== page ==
Japanese culinary maven Elizabeth Andoh had a revelation at her mother-in-law's table on Shikoku island more than 40 years ago: Freshly dug bamboo shoots bear no relation to the stringy, bland canned version served at most Chinese restaurants. Her first taste of the peak-of-spring terrestrial shoots was simmered with wakame seaweed fresh from the bay.
"I was just absolutely blown away by both of them and became addicted to both [the bamboo and the seaweed]," says Andoh, who uses every morsel of the fresh shoots in her new frugal, yet by no means austere, cookbook Kansha: Celebrating Japan's Vegan and Vegetarian Traditions.
Throughout Asia, diners anticipate the emergence of fresh bamboo shoots — like our asparagus, rhubarb or morel mushrooms — as a fleeting sign of spring. The aromatic, just-cooked shoots taste like artichoke, corn and hearts of palm. Bamboo, perhaps surprisingly, is a member of the grass family. The plant's prolific (often invasive) hardwood stalks yield tender canes when harvested, at less than two weeks old, from March through June.
Chef Naoko Tamura struggled to find a local source of fresh shoots after relocating to Portland, Ore., from Tokyo four years ago. Bamboo growers didn't want to sacrifice potential timber for food. She had grown up digging bamboo in her grandmother's garden. They would throw the whole shoots on the grill. Then they'd dip the fragrant flesh, steamed in its skin, in wasabi and soy sauce, like sushi.
Eventually, in Oregon's Willamette Valley, Tamura chanced upon a willing young bamboo enthusiast from Minnesota and his Japanese wife who live on a 9-acre farm. Now Naoko's seasonal, organic cafe (my favorite place for lunch in Portland) serves special bamboo bento boxes each spring. She'll feature the shoots in each course: on top of salad, in a seaweed soup, steamed with rice and braised with vegetables.
I recently visited Tamura's source, Bamboo Valley Farm, near my home in Corvallis. Owners Dain and Suya Sansome grow some 20 varieties, mostly for landscaping. But they sell the fresh shoots, which they stir-fry with sesame oil or with asparagus, garlic and olive oil. Dain dug me fresh, purplish-black skinned ones from the fastest-growing Moso variety (that grow up to 2 feet a day) and lighter-colored sweet shoot bamboo, famed for its less acrid taste. Digging for shoots in the wood chips about the towering culms (the name for bamboo stems) felt like foraging for truffles.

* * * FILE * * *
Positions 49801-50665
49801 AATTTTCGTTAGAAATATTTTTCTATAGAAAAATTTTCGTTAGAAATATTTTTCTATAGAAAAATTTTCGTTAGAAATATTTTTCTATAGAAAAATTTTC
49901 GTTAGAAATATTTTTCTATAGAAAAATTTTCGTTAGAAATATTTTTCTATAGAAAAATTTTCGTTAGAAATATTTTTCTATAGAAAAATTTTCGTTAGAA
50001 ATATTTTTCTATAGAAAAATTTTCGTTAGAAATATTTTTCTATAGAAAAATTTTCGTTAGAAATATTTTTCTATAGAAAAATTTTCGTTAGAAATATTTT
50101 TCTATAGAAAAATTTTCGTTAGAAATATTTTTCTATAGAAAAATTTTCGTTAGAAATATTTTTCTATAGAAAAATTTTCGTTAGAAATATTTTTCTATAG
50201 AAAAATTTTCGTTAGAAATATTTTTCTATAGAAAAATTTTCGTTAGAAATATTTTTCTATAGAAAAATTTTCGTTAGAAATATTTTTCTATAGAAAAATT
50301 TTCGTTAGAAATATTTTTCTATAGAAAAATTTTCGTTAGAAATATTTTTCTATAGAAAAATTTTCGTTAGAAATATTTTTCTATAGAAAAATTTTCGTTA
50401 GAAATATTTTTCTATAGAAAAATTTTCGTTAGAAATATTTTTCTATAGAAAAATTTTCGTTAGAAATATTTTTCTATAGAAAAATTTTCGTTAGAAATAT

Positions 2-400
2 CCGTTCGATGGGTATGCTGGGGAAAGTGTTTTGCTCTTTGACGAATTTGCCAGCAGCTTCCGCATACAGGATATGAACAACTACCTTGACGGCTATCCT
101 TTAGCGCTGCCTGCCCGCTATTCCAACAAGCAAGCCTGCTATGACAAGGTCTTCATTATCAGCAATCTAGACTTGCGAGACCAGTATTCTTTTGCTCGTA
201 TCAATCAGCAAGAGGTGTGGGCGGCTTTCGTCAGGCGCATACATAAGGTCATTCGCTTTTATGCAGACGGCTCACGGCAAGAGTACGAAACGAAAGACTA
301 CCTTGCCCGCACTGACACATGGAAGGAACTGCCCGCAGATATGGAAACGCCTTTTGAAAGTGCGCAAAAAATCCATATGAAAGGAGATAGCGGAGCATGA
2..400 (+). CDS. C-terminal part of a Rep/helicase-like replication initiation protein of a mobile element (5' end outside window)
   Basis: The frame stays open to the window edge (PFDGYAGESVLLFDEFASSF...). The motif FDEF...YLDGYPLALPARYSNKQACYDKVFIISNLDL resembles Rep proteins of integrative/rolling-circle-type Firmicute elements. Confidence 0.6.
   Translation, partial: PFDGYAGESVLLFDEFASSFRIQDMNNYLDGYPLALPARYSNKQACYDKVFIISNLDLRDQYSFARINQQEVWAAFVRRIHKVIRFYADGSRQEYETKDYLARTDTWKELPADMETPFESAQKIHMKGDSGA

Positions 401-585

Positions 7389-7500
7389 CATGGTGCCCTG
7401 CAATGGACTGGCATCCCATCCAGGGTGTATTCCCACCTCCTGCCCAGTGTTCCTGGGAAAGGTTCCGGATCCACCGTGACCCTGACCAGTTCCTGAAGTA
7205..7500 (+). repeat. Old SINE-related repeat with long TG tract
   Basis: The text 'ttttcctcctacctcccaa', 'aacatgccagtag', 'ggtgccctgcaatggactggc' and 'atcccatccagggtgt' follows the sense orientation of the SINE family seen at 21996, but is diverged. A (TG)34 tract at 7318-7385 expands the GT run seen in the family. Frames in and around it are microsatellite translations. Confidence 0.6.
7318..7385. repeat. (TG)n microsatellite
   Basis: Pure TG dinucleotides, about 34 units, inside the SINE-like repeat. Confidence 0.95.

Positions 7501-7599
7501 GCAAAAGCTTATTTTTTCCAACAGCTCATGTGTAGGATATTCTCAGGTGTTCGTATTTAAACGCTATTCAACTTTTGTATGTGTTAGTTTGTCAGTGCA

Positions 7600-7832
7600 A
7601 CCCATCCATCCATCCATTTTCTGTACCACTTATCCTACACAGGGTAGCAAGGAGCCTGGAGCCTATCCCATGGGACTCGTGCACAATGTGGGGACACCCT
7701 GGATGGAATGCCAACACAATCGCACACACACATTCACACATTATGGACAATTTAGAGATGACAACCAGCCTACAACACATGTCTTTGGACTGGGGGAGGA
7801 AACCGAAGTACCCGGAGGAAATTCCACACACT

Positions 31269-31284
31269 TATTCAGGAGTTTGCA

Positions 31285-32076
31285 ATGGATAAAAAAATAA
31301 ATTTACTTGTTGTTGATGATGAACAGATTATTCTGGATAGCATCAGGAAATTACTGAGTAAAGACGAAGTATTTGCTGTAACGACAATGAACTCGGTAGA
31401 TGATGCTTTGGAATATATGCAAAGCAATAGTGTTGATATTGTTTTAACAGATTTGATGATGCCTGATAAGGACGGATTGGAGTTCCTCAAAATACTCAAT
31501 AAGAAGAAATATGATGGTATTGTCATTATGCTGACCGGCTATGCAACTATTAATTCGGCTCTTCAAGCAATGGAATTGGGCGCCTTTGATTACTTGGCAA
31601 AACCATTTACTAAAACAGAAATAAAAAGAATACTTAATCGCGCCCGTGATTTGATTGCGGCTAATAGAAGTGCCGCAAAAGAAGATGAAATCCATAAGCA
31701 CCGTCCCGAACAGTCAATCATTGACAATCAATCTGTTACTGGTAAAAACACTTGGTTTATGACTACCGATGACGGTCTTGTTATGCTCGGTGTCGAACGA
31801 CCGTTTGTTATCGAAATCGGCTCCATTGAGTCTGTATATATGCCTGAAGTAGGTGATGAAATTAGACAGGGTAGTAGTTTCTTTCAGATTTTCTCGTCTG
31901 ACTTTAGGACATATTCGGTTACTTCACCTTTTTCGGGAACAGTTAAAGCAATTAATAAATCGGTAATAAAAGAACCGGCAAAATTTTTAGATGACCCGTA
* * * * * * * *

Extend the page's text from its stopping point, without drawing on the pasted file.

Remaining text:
Dain bit into a sprouting sweet shoot in the field. Still, it's best to avoid eating bamboo shoots raw. Many are bitter, indicating the presence of hydrocyanic acid. For this reason, lawyers advised Andoh to omit fresh bamboo recipes in her previous cookbook, Washoku: Recipes from the Japanese Home Kitchen. However, the widespread practice of boiling the shoots first with rice bran flour (nuka) or in the starchy water captured while rinsing rice neutralizes the toxin. Then this potassium- and fiber-rich food, which is very low in calories and fat, is ready to use.
You might stumble upon the fresh shoots at a farmers market, or try well-trafficked Asian markets, especially in Chinatowns. Or search for a nearby grower through the local chapter of the American Bamboo Society. If necessary, you can find refrigerated, vacuum-packed parboiled whole shoots, preserved in citric acid and often imported from China, for sale at Asian markets. They can replace the home-boiled ones in recipes.
Then, however, you'll miss out on the spirit of gratitude invoked in Andoh's new cookbook Kansha (which means "appreciation"), an ode to Buddhist-inspired Japanese vegan cuisine. The bamboo harvest seems especially precious this year. Shoots from nuclear disaster zone Fukushima prefecture were found tainted with high levels of radiation; the foraged shoots in Nagano are also questionable. Andoh says most of the commercial bamboo crop, grown primarily in Kyoto and on Kyushu, is fine.
It's a poignant reminder to savor these springtime foods before you blink, and they disappear again until next year. Copyright 2011 National Public Radio. To see more, visit http://www.npr.org/.